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Distributed Robotics


Research

Modular Robots Distributed Robotics Networked Robots Animals and Robots Sensor Networks Underwater Robotics 3D Navigation Desktop Robotics

Distributed Algorithms and Systems of Self-organizing Robots

Distributed Learning
Distributed Manipulation
Distributed Coverage Control

Our goal is to study self-organizing systems. A self-organizing
system consists of multiple autonomous components that make local
decisions leading to a global coordinated behavior for the system.
Such systems can organize autonomously in different ways, thus adapting
to task and environment. Local sensing and communication to nearby
neighbors allow the individual units to find their place in the
larger system goal.

Self-organizing robots are well-suited for tasks in hazardous and
remote environments, especially when the environmental model and the
task specifications are uncertain. A collection of simple, modular
robots endowed with self-organizing capabilities can conform to
the shape of the terrain for locomotion by implementing compliant
``water-flow''-like locomotion gaits. They can distribute
themselves to form a sensor network for surveillance and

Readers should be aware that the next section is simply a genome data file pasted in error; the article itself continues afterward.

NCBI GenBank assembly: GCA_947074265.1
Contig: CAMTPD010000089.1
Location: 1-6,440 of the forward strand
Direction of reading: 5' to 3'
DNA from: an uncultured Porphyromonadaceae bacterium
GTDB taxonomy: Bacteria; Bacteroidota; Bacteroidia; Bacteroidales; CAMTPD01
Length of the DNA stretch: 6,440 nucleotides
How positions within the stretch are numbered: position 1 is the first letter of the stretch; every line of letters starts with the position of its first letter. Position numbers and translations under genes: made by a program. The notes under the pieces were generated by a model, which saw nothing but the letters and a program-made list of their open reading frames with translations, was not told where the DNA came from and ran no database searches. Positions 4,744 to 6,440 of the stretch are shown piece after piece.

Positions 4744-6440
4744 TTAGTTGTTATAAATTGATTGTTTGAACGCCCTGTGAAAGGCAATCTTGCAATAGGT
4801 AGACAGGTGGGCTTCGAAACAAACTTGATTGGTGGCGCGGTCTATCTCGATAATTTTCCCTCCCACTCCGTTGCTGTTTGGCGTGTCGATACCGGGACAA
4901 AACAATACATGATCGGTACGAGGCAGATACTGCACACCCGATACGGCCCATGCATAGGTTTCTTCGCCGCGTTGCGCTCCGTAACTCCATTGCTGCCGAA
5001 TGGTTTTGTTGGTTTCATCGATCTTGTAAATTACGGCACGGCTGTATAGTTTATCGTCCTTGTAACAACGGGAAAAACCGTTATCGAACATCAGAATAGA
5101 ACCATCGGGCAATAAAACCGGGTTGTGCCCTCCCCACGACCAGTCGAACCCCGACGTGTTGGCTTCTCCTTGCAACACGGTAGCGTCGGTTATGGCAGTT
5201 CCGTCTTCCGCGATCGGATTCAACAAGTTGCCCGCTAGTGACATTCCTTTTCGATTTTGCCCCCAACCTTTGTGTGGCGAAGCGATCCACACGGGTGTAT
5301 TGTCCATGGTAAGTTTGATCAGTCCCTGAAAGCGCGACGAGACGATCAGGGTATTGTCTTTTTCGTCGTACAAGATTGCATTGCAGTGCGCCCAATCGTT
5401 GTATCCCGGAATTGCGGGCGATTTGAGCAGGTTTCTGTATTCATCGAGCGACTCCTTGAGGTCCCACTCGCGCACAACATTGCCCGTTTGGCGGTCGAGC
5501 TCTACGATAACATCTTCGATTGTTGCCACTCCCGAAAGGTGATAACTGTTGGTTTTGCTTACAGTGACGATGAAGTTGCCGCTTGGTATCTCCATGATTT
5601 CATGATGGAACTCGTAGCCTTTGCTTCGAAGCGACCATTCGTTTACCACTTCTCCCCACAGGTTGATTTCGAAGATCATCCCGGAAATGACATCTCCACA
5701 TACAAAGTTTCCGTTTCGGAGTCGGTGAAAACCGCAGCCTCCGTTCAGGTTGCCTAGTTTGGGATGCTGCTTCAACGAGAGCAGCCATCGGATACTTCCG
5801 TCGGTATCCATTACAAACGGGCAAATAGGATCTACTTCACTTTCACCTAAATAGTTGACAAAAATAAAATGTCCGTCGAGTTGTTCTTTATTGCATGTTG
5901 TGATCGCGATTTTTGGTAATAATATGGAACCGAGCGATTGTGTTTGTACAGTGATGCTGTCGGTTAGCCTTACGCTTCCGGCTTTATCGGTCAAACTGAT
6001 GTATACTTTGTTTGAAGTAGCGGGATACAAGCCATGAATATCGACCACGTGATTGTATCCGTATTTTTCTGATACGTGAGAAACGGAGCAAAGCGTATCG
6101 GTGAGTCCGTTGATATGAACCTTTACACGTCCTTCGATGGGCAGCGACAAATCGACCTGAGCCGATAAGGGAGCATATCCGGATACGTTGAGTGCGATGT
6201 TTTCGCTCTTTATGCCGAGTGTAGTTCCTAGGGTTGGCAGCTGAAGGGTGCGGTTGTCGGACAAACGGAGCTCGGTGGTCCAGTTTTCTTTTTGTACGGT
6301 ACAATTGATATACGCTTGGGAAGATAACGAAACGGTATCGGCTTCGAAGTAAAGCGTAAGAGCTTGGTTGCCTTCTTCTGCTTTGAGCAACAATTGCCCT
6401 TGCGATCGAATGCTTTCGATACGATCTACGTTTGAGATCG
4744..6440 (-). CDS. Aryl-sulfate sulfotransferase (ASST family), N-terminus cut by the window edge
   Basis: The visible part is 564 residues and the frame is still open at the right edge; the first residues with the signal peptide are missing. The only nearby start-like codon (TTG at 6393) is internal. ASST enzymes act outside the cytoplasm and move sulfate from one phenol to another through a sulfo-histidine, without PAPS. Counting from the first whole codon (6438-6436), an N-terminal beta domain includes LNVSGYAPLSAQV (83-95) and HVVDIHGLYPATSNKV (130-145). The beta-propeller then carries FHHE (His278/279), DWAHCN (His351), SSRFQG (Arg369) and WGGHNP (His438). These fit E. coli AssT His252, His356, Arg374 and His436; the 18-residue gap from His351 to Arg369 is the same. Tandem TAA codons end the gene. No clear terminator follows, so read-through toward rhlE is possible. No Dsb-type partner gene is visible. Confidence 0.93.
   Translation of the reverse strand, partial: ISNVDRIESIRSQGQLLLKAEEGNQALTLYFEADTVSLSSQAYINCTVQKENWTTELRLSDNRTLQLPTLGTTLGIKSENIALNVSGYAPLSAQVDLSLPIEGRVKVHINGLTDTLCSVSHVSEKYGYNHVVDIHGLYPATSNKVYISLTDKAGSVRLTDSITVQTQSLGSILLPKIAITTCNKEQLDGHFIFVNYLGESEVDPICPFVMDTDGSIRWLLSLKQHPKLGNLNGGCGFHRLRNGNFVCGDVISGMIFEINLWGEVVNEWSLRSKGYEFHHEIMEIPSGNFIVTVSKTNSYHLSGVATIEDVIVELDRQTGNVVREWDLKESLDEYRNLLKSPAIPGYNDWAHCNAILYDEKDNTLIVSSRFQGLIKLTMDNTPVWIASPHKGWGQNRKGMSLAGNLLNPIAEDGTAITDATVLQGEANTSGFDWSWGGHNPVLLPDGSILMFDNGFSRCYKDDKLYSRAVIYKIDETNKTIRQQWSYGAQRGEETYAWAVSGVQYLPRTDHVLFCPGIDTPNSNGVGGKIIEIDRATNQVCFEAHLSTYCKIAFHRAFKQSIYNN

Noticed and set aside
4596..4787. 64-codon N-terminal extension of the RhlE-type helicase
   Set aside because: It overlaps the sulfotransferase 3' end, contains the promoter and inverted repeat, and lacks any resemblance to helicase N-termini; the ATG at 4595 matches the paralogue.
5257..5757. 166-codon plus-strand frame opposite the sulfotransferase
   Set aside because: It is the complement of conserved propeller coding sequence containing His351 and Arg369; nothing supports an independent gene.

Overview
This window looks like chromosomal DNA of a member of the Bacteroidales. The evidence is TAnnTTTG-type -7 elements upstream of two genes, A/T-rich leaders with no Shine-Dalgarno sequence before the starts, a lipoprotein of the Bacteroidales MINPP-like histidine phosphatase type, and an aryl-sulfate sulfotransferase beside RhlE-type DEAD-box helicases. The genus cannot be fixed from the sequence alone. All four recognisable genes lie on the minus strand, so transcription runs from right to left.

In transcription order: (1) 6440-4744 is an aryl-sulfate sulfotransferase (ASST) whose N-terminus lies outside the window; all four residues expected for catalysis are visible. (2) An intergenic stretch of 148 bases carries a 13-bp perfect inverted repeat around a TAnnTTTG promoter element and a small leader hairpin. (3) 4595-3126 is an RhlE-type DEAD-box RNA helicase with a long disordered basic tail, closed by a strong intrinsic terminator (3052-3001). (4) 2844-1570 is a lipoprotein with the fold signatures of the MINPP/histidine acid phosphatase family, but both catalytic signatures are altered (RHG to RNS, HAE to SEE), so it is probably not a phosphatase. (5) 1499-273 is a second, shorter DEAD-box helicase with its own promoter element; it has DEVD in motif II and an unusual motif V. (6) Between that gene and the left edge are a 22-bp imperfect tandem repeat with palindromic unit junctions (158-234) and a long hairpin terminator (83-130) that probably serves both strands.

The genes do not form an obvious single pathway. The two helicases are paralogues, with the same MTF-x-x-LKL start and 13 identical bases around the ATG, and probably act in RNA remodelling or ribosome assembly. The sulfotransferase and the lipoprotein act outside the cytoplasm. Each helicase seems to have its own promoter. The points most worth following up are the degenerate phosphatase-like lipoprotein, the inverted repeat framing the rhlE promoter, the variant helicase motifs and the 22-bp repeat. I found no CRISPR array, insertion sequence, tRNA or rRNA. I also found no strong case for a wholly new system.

monitoring. The robots in such a system can also collaborate
to perform sophisticated manipulation tasks. Moreover, a modular
platform could carry a collection of self-reconfiguring modules to a
site. The modules could then grow into a tower, enter the site
through a small opening (such as a window) and reconfigure to survey
the site.

To create autonomous robot systems capable of such applications, a
fundamental goal of this research is to further the science-base for
modular self-organizing systems. This is a considerable challenge,
which we propose to meet by the synergistic integration of the following
new directions of work with our existing work:

1. Designing heterogeneous robot systems with self-organization
capabilities. In the past we designed the Molecule Robot and the
Crystal Robot. Our current focus is to design self-organizing
adaptive mobile trusses that consist of active and passive parts

2. Focus on distributed and generic rather than
architecture-specific algorithms;

3. Focus on heterogeneous rather than homogeneous systems;

4. Focus on automating the development and analysis of the
algorithms used to control these robots.